Audio News for September 30th to October 6th, 2002

Welcome to the Audio News from Archaeologica! I'm Laura Pettigrew
and these are the headlines in archaeological and historical news from
September 30th to October 6th.

Mexican pyramid of the moon tomb


Source: http://www.thenewsmexico.com/noticia.asp?id=36391

Our first story is from Mexico at the Pyramid of the Moon at Teotihuacan
(TAY-o-TEE-wah-KHAN) where a tomb containing the remains of three bodies
has been discovered. The tomb is in a shaft that lies at the bottom of a
cramped, dimly lit, tunnel, extending downward from an entrance more
than halfway up the pyramid. Archeologists found what they called
"offerings and ornaments of exceptional quality" in the mortuary
chamber, including remains of clothing, finely polished green stone beads, and obsidian chipped into anthropomorphic figures, knives,
arrowheads and razors. Contrasting to other human remains found
previously, the three bodies in the newly discovered tomb were not
reclining on the floor, nor were their hands bound. The bodies were
perched with their legs crossed on seats made of wood or fabric, a
favorable treatment indicating they were powerful people. Members of the
excavation team were cautious in evaluating the significance of their
discovery, but they feel the find will prove very important in adding to
what we know about these sacred buildings and their relationship to
Teotihuacan's (TAY-o-TEE-wah-KHAN'S) government and religion. The name
Teotihuacan (TAY-o-TEE-wah-KHAN) means "the place of the gods" in the
indigenous language of the region. Erected between AD 100 and 500, the
city reached its peak around AD 450, when it was home to a population of
250,000.

Mudpack treatment to restore Taj Mahal's charms


Source: http://www.news24.com/News24/World/0,1113,2-10_1265311,00.html

In India, experts from the Archaeological Survey department are
abandoning modern technology and using an ancient beauty mask to restore
the Taj Mahal to it's gleaming whiteness. Known as "Multani Mitti"
(mool-TANEE MIT-tee)or "Mud from Multan" (mool-TAN), the brown clay is
used traditionally by Indian men and women to rejuvenate their skin. The
mud paste will be spread on the marble surface, left to sit for 24 hours
and rinsed off with water. Locals say they ar confident the ancient
preparation will bring results. The work will continue through the end
of the year. The Emperor Shah Jahan built the Taj Mahal in the 16th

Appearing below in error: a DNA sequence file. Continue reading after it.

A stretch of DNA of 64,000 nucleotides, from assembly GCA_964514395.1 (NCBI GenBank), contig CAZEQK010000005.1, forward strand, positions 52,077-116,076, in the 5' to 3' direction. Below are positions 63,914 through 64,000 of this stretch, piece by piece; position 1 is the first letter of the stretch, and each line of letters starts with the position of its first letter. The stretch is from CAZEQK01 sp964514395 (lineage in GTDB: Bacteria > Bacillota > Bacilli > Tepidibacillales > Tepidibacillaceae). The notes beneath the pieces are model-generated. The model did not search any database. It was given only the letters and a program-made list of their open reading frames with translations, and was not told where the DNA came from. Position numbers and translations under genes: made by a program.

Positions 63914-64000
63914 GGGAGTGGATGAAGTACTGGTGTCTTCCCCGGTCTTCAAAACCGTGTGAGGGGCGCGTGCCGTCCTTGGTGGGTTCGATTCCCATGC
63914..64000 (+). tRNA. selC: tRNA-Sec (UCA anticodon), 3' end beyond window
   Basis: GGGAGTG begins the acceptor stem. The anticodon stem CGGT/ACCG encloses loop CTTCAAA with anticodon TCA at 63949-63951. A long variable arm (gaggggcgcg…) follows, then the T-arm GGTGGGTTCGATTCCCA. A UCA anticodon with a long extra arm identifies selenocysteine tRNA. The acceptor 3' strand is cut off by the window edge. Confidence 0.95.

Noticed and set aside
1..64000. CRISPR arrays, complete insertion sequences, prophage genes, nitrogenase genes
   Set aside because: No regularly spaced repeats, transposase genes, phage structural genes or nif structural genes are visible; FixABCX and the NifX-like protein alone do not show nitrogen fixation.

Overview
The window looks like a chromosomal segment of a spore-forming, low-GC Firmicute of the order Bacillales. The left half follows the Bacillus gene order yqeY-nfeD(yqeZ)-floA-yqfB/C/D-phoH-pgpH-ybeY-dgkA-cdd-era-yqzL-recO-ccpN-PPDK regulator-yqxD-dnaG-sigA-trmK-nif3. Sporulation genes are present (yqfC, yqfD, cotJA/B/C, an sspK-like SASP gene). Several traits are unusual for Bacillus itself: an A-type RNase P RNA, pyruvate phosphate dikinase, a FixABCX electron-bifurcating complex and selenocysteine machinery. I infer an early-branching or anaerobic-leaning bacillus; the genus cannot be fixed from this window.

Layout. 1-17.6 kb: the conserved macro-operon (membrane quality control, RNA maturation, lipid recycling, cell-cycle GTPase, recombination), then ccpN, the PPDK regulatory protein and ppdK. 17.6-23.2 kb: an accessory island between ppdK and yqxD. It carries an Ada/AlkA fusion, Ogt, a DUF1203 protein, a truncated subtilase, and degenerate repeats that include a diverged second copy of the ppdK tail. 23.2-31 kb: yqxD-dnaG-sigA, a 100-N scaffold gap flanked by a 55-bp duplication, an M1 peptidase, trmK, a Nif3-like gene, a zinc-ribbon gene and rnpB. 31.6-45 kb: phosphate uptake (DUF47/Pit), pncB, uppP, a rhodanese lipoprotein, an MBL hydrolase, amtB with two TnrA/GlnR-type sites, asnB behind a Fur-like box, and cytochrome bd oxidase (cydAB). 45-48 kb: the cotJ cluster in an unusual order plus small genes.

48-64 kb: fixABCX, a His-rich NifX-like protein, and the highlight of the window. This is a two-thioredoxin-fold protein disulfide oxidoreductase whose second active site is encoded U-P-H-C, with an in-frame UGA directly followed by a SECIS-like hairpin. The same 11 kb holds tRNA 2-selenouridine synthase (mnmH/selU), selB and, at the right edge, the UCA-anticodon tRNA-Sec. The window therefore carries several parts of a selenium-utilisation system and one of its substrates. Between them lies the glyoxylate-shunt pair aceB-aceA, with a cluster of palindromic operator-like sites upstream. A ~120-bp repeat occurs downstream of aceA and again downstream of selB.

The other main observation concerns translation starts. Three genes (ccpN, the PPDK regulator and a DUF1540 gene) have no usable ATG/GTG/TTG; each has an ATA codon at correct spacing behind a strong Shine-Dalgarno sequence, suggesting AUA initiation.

century as a tribute to a favored wife after she died giving birth to
his 14th child. Tons of marble were hauled to the building site by
elephants and 20,000 stonemasons, gem cutters, and laborers worked to
complete the tomb in 1648.

Ancient human sacrifice on Peruvian seacoast


Source: http://www.chron.com/cs/CDA/story.hts/world/1596733

From Peru, archeologists have uncovered the remains of 200 fishermen
savagely stabbed to death 650 years ago on a beach in central Peru, some
170 miles north of Lima. Researchers say the fishermen were knifed
through the collarbone in a huge human sacrifice ceremony by members of
the powerful Chimu (che-MOO) people as a sign of gratitude to their sea
god Ni (Nee) after they conquered the fishermen's fertile seaside valley
in AD 1350.  The remains of 107 intact bodies were found lying on their
stomachs, their heads toward the water and their hands tied behind their
backs. Many of the fishermen, believed to be between 18 and 35 years old, were found arched backward as if in the final spasm of death. The
fishermen were blindfolded with the headdress worn over their flowing
hair, and clothed in only loincloths. Their bodies were left unburied by
the Chimu (che-MOO) and later covered up by wind-driven sand. No ornate
offerings were found, as often accompany high-caste or sacred burials.
Little is known about the Chimu (che-MOO), who were eventually defeated
by the Inca decades before the Spanish invasion in the 1530s. At their
peak, the Chimu (che-MOO) controlled some 600 miles of Pacific
coastline. They were known as the finest metalworkers of pre-Hispanic
Peru and their leaders wore emerald-encrusted gold nose rings.
Archeologists say that those who survived the invasion, the wives and
children of the sacrificed, made a giant offering nearby of everyday
items the fishermen could use in the next life, including simple jugs
filled with grains or liquor, even a fishing net.

Dead Sea site's archaeology may rewrite story of scrolls


Sourcel: http://www.helsinki-hs.net/news.asp?id=20021001IE18

In Finland, archaeologists are challenging conventional ideas of the